1. Increase tenure security of smallholder cocoa farmers through clarifying and documenting the rights of landholders and tenants that discourage removing old cocoa trees under stranger tenancy (abunu) contracts.
  2. Promote the increase in carbon stocks in cocoa farms over the long term by explaining new Forestry Commission policy on tree tenure and documenting tenants’ and landlords’ beneficial interests in shade trees.
  3. Replant old, unproductive cocoa farms to increase productivity over the next five to 10 years. This requires developing a financing model to replant old cocoa farms and provide extension services to farmers.
  4. Develop lessons and recommendations for the Government of Ghana, Ghana’s Cocoa Forest REDD+ Program, the World Cocoa Foundation, Tropical Forest Alliance (TFA) 2020 partners, and others working on related topics with smallholder farmers that will allow the pilot to be replicated and scaled up over time.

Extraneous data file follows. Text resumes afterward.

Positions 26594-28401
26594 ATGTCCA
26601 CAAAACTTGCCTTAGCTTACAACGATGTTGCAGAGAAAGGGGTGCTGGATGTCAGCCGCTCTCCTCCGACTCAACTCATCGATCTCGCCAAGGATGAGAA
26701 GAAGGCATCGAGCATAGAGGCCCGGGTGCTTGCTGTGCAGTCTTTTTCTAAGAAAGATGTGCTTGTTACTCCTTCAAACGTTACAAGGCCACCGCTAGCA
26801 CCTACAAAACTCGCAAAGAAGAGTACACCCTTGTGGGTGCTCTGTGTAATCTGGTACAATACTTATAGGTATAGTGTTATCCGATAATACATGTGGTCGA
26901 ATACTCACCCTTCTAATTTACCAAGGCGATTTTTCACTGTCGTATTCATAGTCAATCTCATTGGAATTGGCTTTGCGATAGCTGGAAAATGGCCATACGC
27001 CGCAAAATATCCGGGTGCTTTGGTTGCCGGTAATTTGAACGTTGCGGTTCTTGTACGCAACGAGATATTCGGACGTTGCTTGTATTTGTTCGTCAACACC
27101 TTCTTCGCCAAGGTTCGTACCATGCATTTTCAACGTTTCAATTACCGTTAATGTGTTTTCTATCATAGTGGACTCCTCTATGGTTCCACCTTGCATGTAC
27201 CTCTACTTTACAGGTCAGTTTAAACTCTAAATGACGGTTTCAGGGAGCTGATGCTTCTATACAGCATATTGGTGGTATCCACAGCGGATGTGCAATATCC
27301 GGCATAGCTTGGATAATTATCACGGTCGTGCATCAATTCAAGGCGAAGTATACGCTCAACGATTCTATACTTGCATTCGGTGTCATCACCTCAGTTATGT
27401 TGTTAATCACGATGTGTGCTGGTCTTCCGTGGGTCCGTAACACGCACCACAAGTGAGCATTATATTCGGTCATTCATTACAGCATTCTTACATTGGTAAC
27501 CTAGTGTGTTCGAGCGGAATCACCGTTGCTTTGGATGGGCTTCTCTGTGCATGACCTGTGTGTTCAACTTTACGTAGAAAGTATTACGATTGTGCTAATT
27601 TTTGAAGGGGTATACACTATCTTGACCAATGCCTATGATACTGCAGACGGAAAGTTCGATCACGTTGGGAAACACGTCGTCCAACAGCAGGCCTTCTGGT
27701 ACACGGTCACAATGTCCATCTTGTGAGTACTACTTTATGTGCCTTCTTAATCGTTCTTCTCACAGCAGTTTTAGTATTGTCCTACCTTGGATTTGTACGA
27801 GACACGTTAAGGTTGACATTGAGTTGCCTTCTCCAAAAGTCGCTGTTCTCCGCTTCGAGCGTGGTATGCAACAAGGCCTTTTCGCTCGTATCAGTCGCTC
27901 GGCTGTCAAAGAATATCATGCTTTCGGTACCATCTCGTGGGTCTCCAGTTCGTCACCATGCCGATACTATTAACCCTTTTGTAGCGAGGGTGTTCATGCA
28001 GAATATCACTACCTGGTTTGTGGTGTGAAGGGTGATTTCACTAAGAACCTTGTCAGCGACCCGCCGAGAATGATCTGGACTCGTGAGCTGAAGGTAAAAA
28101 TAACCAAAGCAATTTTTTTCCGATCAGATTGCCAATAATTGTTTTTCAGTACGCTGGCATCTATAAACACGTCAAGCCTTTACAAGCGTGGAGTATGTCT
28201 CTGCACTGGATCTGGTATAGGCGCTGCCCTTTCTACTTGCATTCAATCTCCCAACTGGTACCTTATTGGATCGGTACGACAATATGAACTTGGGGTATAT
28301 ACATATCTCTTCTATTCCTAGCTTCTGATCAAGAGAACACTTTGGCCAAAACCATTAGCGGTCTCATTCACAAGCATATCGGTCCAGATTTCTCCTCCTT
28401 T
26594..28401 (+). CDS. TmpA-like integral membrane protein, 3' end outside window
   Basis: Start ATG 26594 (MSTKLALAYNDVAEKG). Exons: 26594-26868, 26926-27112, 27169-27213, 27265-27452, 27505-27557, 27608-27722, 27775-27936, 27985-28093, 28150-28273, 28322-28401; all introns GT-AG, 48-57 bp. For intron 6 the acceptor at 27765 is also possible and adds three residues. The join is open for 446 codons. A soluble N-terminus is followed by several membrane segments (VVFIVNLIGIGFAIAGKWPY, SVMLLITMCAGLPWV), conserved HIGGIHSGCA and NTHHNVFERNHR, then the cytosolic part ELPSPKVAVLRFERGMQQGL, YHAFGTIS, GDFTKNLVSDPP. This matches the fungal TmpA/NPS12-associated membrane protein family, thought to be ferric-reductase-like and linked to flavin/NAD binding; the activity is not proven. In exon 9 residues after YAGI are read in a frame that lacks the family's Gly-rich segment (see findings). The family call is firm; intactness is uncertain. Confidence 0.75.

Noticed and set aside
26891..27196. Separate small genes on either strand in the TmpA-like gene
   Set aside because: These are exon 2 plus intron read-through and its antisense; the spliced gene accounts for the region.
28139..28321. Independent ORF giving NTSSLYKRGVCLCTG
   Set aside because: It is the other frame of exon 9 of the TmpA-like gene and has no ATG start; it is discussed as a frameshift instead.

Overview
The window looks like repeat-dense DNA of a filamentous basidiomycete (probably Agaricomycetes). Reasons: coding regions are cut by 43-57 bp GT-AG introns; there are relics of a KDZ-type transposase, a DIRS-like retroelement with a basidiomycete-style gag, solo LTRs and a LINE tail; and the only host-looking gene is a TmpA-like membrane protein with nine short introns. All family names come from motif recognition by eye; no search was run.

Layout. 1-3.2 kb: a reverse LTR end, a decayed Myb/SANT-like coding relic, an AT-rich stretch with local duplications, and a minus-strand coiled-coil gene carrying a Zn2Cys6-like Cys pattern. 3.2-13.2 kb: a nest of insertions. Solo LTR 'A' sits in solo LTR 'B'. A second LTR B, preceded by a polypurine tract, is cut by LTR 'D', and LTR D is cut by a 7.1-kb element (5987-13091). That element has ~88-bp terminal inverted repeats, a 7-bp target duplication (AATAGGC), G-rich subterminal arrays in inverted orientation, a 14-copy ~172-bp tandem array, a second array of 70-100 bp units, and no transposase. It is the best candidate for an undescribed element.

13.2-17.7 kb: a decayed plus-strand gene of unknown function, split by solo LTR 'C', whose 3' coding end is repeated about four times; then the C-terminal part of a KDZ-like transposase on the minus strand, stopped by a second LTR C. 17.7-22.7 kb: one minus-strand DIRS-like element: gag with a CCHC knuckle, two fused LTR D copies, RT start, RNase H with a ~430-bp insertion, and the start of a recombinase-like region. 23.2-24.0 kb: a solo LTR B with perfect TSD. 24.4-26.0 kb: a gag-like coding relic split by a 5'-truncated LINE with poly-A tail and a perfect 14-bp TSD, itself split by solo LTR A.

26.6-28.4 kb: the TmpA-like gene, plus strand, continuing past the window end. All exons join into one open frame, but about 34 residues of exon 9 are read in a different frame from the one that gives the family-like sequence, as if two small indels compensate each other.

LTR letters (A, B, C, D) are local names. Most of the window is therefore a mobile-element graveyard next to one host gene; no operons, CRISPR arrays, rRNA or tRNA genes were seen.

The pilot focused on improving tenure in Nyame Nnae community in the Western Region. Nyame Nnae was chosen to carry out a tenure intervention based on community interest and factors like a high proportion of non-indigene farmers and a clear land constraint. There are three main customary interests in land in Nyame Nnae: customary freehold (9 percent), asideε (migrant farmer freehold – 45 percent), and abunu (46 percent). The project captured and documented land and tree rights as practiced; it did not try to convert these customary rights into statutory rights. The project engaged legal consultants to draft three customary land rights templates based on these prevailing customary norms. A local organization, Landmapp, was subcontracted to complete mapping of community boundaries and individual cocoa farms and store electronic records. ECOM’s extension agents were trained in tenure principles and provided with training materials and simple, laminated fact sheets to help them resolve land disputes, monitor and assess tenure in their field work, and augment their suite of future trainings. In total, the boundaries of Nyame Nnae community were mapped and 190 farms were surveyed and tenure rights documented, with 37 percent held by women.